My son Avi and his friend are eating salad in the dark because Bracha is filming Yocheved in the kitchen and she needs it to be dark. I’m making vegan pizza – also in the dark – because we have no cheese in the house and I can’t resist the self-imposed dare to convince Avi and his friend that vegan pizza can taste superb. The verdict on the pizza was, “It’s good, but it’s not cheese.” – But it’s good! Yes!
Bracha asks: “I need some people to walk by in the street for a minute.” I pass since I want to finish up and get this pizza into the oven but Avi says he’ll do it. When I tell him he’s a good sport he says he doesn’t exactly want to do it but he’ll do it to help her out.
“Avi is such a good sport” I tell my friend today. She calls it “coasting, or “going with the flow.” I disagree that coasting is the same as flowing. Coasting is continuing with energy from the past, with no inclination to do anything any differently. Flowing is being open to new experience that’s floating by in the present. Avi is very much of a go-with-the-flow kind of guy.
It’s possible to go with the flow and never make any plans. I believe in plans and I believe in foresight. But then I try not to be rigid. I try to taste new things, experiment, say “Why not?” sometimes.
Today was one of those “Why not?” moments. When a friend asked if I would lead the women in singing Hallel at Rachel’s tomb for the new Jewish month I said “Why not?” and I was glad I did. We heard some words of Torah from Rabbi Shlomo Kimche about the Biblical Josef in this week’s Torah reading and about the holiday of Chanukah. Part of what he said was this: In a nutshell the Greek belief system was comprised of aesthetics, logic and ethics. If it’s beautiful and logical it’s good. Values change over time. Judaism is very supportive of aesthetics and of logic but its view of morality is different. Values are not relative. Musar – a moral, ethical way of life is determined by our masoret, what has been handed down to us through Torah from God. Josef was beautiful and logical but he had his values straight. He knew who he was inside, throughout his role as viceroy in Egypt.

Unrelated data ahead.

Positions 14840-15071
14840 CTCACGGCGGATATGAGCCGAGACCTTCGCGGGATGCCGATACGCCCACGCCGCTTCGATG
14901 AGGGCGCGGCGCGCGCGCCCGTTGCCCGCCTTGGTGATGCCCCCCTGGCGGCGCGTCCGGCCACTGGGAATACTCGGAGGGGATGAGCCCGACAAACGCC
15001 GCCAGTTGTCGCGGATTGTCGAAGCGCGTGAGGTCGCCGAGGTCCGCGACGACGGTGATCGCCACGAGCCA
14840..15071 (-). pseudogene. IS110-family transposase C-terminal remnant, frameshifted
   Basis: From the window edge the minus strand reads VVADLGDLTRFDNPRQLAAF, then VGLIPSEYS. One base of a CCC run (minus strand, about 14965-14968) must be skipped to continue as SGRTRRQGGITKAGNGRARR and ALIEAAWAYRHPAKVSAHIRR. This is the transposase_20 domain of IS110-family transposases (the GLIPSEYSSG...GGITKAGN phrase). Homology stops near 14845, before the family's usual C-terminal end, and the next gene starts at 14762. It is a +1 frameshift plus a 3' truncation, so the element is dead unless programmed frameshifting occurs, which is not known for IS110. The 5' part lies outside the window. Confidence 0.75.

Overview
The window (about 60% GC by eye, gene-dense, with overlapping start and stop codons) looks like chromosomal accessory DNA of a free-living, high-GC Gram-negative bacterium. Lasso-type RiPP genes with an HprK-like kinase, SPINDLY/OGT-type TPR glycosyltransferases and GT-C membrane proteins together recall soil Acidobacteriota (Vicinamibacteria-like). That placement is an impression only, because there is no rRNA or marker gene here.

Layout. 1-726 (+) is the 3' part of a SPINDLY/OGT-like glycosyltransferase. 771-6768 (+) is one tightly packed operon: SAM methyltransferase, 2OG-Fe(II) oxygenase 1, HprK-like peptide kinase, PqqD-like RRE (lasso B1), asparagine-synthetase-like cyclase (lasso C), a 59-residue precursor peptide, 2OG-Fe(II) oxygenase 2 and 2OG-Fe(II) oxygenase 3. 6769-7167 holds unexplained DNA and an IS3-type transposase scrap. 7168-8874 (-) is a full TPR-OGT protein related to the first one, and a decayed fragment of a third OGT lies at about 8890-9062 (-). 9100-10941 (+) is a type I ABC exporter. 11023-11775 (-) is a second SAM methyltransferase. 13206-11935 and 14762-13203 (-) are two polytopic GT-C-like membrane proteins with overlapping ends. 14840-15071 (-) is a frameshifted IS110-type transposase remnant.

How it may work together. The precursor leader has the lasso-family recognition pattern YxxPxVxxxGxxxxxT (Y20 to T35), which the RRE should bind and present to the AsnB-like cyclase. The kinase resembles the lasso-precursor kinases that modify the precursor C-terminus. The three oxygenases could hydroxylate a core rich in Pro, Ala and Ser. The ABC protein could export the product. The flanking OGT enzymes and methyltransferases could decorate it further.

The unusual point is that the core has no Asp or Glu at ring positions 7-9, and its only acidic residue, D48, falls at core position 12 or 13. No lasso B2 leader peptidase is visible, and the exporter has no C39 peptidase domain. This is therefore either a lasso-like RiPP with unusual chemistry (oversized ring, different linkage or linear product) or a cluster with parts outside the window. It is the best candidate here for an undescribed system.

This got me thinking: Torah law sits on the foundation of innate, natural morality. It is a mistake to think that innate morality and divine law are two dichotomous sources for guidance in life. Ideally Torah values are meant to be soaked up by us, becoming second nature. At the same time, much of what we innately sense as moral is reflected as such in halacha (the Torah way of life). The true distinction that needs to be made is not between God’s morality and man’s but between human innate morality and societal ethos. The latter is based on culture and changing tastes. The former is based on sensitivity to truth.
This caused me to recall something from the class that Rav Kimche had said as a by-the-way kind of statement. Josef cried seven times. Nobody in the Bible cried as much as Josef. Then it hit me: Josef was called Joseph the tzaddik (righteous) not only because he retained his Jewish name, language and appearance but because he knew how to cry. He had a level of spiritual sensitivity that allowed him to experience Torah not only given from an outside source but as something natural, that emanated from within.
The light that shines from the Chanukah menorah is God’s light that is all around us, and within us.